Famine-era poet’s manuscript given back to community

An American family which held a unique and very valuable manuscript for generations will present it tonight to a community once home to the renowned Famine-era poet who wrote it.

Famine-era poet’s manuscript given back to community

An American family which held a unique and very valuable manuscript for generations will present it tonight to a community once home to the renowned Famine-era poet who wrote it.

The people of Carrigtwohill, Co Cork, are planning a special ceremony to honour Dáibhí de Barra, a local tenant farmer, poet, and author. Born in 1757 in Woodstock, Carrigtwohill he farmed there until his death in 1851.

Though proficient in English learned at a local hedge school, de Barra was a native Irish speaker. His poetry ranged from local religious and political matters to humorous verses on the theft of his knife and problems encountered upon the death of his cat.

Two of his later works, ‘Párliment na bhFíodóirí’ (The Parliament of Weavers) and ‘Cath na Deachún ar Thrágh Rosa Móra’ (The Tithe Battle on Rossmore Shore), are regarded as among the most important works in Irish from 1800-1850.

He has been recognised for his talented work in the Dictionary of Irish Biography and in the prestigious Cambridge History of Irish Literature.

To celebrate his life and the handover of the manuscript, Carrigtwohill and District Historical Society will unveil a plaque at his grave in the Old Cemetery at 7pm.

Ollie Sheehan, one of the organisers of the event, said that immediately after, the historical society will host a gathering at the local community centre at which the manuscript will be handed over by Paul Doherty. This is scheduled to happen at 7.30pm and, he said all locals are invited. Mr Doherty’s great-grandfather emigrated to America from the Carrigtwohill area in 1865, taking a number of books and manuscripts with him, including the original de Barra work.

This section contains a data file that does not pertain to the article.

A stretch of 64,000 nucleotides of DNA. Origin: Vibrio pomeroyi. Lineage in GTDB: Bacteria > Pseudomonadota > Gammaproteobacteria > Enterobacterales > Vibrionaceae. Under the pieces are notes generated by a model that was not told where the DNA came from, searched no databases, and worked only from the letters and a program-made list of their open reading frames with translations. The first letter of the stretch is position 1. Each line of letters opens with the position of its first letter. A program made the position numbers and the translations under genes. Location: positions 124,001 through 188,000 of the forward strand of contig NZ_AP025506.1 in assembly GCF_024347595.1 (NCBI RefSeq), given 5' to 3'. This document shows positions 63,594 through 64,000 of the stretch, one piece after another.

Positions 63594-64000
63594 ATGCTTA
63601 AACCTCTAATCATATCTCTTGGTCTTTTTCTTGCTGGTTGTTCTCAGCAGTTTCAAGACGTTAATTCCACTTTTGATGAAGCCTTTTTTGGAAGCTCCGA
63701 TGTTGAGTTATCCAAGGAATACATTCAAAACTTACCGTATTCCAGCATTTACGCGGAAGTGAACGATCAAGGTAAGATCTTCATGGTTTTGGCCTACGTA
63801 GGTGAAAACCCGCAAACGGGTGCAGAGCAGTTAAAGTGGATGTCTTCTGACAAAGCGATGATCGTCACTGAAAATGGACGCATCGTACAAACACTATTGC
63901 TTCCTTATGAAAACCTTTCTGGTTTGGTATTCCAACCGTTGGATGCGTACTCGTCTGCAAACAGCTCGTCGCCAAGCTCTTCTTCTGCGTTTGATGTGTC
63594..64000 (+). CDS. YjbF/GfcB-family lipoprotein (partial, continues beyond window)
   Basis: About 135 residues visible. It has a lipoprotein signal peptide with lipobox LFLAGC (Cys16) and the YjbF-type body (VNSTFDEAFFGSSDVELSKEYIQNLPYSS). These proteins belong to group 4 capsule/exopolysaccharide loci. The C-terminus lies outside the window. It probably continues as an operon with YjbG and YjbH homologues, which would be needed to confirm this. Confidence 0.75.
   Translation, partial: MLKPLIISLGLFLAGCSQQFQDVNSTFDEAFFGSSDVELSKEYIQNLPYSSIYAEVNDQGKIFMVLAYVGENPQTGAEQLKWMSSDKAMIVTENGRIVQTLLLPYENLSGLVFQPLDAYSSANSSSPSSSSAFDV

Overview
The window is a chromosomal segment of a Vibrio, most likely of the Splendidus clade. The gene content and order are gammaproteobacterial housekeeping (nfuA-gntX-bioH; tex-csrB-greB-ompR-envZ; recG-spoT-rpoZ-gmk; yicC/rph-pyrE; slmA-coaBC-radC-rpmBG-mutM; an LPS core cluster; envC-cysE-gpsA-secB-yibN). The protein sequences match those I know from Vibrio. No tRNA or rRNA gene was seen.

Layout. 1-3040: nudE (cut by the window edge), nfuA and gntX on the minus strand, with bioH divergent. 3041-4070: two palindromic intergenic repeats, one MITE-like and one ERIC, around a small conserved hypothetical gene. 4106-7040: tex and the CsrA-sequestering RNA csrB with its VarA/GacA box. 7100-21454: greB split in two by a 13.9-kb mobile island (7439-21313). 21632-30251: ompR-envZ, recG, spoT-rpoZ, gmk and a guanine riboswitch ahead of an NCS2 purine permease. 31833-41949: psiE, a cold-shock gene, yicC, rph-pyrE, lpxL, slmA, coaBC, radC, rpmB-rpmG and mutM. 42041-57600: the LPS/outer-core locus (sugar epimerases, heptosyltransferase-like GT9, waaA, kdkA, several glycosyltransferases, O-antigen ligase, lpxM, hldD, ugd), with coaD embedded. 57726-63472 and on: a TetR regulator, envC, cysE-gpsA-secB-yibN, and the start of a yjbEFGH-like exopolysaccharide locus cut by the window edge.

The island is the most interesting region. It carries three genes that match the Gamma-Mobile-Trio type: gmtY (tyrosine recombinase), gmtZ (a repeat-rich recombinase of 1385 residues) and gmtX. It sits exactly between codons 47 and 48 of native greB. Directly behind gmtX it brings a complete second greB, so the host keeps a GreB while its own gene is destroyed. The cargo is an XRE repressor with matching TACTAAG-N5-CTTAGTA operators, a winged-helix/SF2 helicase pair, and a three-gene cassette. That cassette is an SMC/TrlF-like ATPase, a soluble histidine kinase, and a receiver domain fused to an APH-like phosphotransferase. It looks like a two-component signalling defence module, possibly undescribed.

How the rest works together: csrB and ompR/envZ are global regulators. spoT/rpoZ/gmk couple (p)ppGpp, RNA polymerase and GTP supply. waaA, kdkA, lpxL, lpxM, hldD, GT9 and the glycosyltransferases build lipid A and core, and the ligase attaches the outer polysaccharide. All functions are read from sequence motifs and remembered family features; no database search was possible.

“Paul knew he had a connection to the area and he emailed the community website some time ago looking to trace his relatives,” said Mr Sheehan.

We helped him do this and then incredibly he told us he had this manuscript. It was only when he sent us on pictures of it we discovered how significant it was.

"We’re really thrilled that he is handing it over to us. It’s been in his family for generations.

“Fortunately one of our committee is Tony O’Flynn who is an expert on the poet and involved with people in UCC and the Cork Archaeological Society who will be able to advise us on how best to store it. We will get an external expert to help us on this.”

During his lifetime, de Barra’s reputation drew other poets and antiquarians to his home in Woodstock. But since then his repute has spread due, in the first place, to his sons, Dáibhí Óg de Barra and Seán de Barra, and then his grandson, David Barry. Recent decades have seen a lot of his prose put into print.

“This remarkable Irish language scholar has been formally recognised nationally by inclusion in the Dictionary of Irish Biography and is discussed in the Cambridge History of Irish Literature,” said Mr Sheehan.

“The manuscript is bound in leather and it contains some work that has never been disclosed before. From a social and cultural viewpoint it is extremely valuable.”

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